SS Irish Willow (1918)

Irish Willow was one of the few ships which maintained Irish trade during World War II.

SS Irish Willow
Oil painting by Kenneth King from the deck of U-boat U-753, signalling to Irish Willow "send master and ships papers" National Maritime Museum of Ireland
History
United States
Name: Lake Sunapee
Owner: United States Shipping Board (1918–23)
Operator: United States Army (1918–1919)
Out of service: 1920–23
United States
Name: Frank Lynch
Owner: W.J. Gray, San Francisco (1923–37)
Greece
Name: Nestor
Owner: George D. Gratsos and Co Ltd. (1937–38)
Estonia
Name: Otto
Owner: K. Jurnas (1938–1946)
Ireland
Name: Irish Willow
Owner: K. Jurnas; M/s Egon Jurgenson (1938–1946)
Operator: Irish Shipping Limited (1942–46)
Route: Saint John, New Brunswick to Ireland(1942–45)
Fate: Returned to owners 6 May 1946, then sold
Panama
Name: Veraguas
Owner: Cia de Vapores (1946–60)
Fate: 26 July 1960 Broken up by J Boel et fils
General characteristics
Type: Lake freighter[1]
Tonnage:
Length: 252 ft (76.8 m)
Beam: 43 ft 5 in (13.2 m)
Depth: 18 ft 9 in (5.7 m)
Decks: 1
Propulsion:
Capacity: 130,000 cubic feet (3,681 m3)

At the outbreak of World War II, known as "The Emergency",[3][4] Ireland declared neutrality and became isolated as never before.[5] Although Ireland had a substantial food surplus, there were shortages of specific foods such as fruits, wheat and tea. There were very few Irish ships as shipping had been neglected[6] since independence. Foreign ships which had transported Irish cargoes, before the war, were soon unavailable.

No country had ever been more effectively blockaded because of the activities of belligerents and our lack of ships ...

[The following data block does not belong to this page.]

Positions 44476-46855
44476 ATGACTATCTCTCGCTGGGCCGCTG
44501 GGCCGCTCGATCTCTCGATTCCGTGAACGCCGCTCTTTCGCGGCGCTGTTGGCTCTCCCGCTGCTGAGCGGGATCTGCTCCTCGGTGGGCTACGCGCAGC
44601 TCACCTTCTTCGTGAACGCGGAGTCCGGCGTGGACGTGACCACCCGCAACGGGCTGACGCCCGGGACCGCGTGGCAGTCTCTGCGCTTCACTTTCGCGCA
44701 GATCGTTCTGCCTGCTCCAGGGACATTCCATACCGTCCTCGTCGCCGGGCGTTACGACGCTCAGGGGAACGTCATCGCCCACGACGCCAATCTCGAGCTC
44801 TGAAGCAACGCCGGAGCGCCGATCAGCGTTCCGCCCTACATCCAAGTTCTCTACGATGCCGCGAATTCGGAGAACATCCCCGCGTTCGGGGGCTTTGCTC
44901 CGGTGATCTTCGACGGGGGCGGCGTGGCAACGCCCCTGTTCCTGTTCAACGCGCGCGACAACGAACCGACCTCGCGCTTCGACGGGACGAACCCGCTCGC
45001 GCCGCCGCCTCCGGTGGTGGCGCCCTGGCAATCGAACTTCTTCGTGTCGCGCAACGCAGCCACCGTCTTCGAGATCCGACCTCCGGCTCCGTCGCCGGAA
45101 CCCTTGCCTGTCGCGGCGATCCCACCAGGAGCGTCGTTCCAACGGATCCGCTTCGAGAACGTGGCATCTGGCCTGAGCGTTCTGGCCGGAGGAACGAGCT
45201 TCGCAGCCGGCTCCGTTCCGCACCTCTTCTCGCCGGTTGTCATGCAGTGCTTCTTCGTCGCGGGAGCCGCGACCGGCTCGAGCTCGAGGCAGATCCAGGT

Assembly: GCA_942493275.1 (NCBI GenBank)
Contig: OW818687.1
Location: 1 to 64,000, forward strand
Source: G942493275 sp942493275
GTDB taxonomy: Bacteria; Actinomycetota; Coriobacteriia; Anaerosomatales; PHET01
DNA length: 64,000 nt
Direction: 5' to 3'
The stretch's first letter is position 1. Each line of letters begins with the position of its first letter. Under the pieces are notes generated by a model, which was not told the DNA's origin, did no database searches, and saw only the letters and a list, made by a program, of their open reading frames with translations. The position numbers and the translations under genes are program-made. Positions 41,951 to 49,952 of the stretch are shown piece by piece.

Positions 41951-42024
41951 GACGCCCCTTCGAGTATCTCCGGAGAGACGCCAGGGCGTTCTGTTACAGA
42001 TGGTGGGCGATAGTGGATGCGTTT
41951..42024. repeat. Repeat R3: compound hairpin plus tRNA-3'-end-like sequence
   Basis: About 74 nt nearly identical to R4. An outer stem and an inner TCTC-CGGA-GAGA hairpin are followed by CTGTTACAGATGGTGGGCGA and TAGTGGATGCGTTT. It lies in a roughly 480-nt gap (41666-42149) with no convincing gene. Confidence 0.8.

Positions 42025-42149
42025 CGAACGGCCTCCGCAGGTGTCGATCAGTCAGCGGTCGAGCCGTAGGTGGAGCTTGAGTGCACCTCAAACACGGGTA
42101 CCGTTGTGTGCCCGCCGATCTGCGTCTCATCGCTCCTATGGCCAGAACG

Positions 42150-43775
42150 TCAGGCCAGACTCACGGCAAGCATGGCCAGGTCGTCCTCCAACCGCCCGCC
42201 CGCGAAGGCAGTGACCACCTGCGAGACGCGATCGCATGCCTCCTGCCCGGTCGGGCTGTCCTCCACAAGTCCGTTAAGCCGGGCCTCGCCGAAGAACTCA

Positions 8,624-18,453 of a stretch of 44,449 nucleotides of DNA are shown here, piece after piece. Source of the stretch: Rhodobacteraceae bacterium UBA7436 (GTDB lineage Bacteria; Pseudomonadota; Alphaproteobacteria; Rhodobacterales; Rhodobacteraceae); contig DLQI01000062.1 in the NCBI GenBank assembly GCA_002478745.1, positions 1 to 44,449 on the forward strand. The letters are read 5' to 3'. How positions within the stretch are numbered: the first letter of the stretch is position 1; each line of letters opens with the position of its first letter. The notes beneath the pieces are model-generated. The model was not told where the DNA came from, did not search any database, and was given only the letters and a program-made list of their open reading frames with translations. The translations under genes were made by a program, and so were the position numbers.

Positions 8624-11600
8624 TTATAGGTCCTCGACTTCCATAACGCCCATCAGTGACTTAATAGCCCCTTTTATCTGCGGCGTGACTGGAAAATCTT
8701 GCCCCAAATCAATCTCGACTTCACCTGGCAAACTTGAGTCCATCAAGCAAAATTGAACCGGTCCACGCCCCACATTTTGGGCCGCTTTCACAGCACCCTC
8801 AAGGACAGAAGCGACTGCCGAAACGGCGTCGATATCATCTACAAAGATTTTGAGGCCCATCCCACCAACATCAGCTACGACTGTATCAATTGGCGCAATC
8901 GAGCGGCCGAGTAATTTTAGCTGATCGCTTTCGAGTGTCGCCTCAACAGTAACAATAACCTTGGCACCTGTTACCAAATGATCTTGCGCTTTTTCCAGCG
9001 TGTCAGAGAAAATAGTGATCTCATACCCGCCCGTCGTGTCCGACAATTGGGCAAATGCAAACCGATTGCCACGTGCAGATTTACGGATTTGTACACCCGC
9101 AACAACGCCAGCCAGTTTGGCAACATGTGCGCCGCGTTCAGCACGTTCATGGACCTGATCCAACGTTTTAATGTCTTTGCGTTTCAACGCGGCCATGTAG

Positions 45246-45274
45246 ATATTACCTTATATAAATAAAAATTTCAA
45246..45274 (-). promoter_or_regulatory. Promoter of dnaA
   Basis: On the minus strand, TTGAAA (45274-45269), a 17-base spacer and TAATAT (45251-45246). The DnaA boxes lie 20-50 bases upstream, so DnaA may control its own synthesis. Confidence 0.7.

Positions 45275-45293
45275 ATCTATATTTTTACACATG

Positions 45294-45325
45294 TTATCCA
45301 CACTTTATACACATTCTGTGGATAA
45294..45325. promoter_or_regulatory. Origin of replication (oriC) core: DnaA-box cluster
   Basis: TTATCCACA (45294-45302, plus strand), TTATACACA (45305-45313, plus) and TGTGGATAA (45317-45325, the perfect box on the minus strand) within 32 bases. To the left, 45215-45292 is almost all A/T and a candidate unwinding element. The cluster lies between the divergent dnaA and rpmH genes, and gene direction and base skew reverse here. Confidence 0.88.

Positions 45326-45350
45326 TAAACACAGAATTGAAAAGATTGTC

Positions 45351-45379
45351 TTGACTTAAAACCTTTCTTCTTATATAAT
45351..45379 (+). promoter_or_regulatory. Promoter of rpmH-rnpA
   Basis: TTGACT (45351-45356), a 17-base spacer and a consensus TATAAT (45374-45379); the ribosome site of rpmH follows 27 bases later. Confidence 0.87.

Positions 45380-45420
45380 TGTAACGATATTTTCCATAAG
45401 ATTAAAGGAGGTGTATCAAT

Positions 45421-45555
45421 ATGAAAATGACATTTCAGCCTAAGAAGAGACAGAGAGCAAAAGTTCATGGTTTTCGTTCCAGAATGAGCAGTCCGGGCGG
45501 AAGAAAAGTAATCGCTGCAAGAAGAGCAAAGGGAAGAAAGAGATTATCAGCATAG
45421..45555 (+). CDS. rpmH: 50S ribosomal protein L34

Otto, an Estonian ship, was in Cobh when the Republic of Estonia was annexed by the USSR. In October 1941 trustees for the absent owners leased her to Irish Shipping. She was renamed Irish Willow,[7] She made 18 voyages to Saint John, New Brunswick, returning with wheat. She also exported food to Britain and imported coal. Initially Irish ships sailed in British convoys. In the light of experience they chose to sail alone, relying on their neutral markings. German respect for that neutrality varied from friendly to tragic.

Construction

The ship was built for the United States Shipping Board in Toledo, Ohio (Yard Number:143) by the Toledo Shipbuilding Company.[note 1] A Standard World War I cargo ship,[8] she was laid down as War Flag, but named Lake Sunapee after the lake in New Hampshire.[1] She was launched on 28 December 1917,[9][10] while World War I was still in progress.[11] The ship was a single deck vessel with a grain capacity of 130,000 cubic feet (3,681 m3) and bunker capacity of 2,009 GRT. She was 252 ft (76.81 m) long, 43 ft 5 in (13.2 m) wide and 18 ft 9 in (5.7 m) deep.[1]

Early history

As a Laker she was designed to navigate the canal locks bypassing Niagara Falls.[1] Lake Sunapee served as a U.S. Army transport, based in Cardiff, Glamorgan, United Kingdom, bringing coal to France.[11] She departed from Cardiff for New York City on 7 June 1919,[12] arrived 25 June and was decommissioned at Hoboken, New Jersey 3 July 1919.[11]